Dual-use research debates and public health: better integration would do no harm
This opinion article authored by ECDC staff, published in the Frontiers journal, gives a new light to the dual-use debate. Certain life science research could potentially have a malevolent use and therefore harmful consequences for public health.
This opinion article authored by ECDC staff, published in the Frontiers journal, gives a new light to the dual-use debate. Certain life science research could potentially have a malevolent use and therefore harmful consequences for public health. This paper demonstrates how important it is to have a better integration of the public health sector in the discussions around the dual-use dilemma.
The public health sector could indeed contribute more substantially to the debate, guide policy decisions, and promote actions along all phases of the research life-cycle. There is room for improvement for how public health rationales are applied to analysis and estimation of the risks and benefits of certain types of research with dual-use potential. The call for better integration of public health perspectives in the debate on dual-use issues is a welcome view. However, the way forward will require further considerations of the best mechanisms and fora for doing so. ECDC will continue to foster engagement through continued discussion of the dual-use issues in research with a range of public health experts working in the area of infectious diseases. An upcoming opportunity will be at the applied epidemiology conference (ESCAIDE) in a panel discussion ‘Primum non nocere - Why engineer microbes to be more dangerous to humankind’ (6 Nov 6th, 2014).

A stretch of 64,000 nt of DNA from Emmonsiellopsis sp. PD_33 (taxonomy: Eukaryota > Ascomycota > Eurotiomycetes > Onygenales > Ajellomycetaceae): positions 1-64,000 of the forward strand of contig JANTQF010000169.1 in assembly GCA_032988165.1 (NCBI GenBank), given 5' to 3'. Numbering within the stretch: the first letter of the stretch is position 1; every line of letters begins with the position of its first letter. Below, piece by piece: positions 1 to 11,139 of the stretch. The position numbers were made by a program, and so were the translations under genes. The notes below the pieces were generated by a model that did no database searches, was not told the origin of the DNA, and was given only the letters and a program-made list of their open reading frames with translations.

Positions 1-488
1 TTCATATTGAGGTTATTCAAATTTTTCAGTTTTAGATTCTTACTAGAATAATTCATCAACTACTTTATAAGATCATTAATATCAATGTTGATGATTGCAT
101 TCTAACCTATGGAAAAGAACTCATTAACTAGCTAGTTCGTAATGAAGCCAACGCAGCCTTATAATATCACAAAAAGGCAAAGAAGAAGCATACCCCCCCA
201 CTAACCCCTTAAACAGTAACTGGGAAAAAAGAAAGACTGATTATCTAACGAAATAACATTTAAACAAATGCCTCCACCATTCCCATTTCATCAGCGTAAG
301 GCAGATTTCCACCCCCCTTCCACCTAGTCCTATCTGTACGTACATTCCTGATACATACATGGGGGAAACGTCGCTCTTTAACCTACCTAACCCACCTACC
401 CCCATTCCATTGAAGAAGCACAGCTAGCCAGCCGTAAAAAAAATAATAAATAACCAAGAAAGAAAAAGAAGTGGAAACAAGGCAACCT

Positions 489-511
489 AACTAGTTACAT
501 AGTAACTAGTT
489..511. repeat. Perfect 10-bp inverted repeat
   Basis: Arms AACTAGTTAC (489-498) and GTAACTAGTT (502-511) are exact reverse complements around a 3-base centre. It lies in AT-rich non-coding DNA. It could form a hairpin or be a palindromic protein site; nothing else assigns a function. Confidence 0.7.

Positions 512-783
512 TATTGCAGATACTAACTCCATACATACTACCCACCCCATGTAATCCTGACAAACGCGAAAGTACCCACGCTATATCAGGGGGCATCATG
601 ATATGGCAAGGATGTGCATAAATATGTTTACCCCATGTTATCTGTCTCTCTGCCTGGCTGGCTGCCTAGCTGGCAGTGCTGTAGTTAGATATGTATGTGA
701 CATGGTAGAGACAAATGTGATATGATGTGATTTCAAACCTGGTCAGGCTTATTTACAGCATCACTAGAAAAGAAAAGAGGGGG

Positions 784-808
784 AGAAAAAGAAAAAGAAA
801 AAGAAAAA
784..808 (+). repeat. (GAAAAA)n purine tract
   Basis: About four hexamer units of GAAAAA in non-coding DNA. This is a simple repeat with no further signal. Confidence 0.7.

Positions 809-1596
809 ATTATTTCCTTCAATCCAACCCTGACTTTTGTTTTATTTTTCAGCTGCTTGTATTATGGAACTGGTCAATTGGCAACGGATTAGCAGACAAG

OECD highlights the progress made in laboratory systems in the EU/EEA since the implementation of EULabCap
11 Dec 2018 - The OECD report ‘Health at a Glance: Europe 2018’ summarises the EULabCap indicator results in the chapter on public health laboratory capacity to control infectious disease threats.
International consensus achieved on development, validation, nomenclature and quality control of multiple-loci variable-number tandem repeat analysis (MLVA) method for molecular typing of Salmonella Typhimurium: does it matter for public health?
2 Sep 2013 - An international consensus study on standardisation of a widely developed molecular subtyping method for Salmonella Typhimurium, multiple loci variable-number tandem repeat analysis (MLVA), was published by Nadon et al. in Eurosurveillance on 29 August 2013
Publication of papers concerning laboratory modified A(H5N1) viruses that transmit naturally between and animal model for human influenzaArchived
3 Jul 2012 - Influenza pandemics occur when new influenza viruses appear that transmit efficiently between humans and to which a substantial proportion of the population is susceptible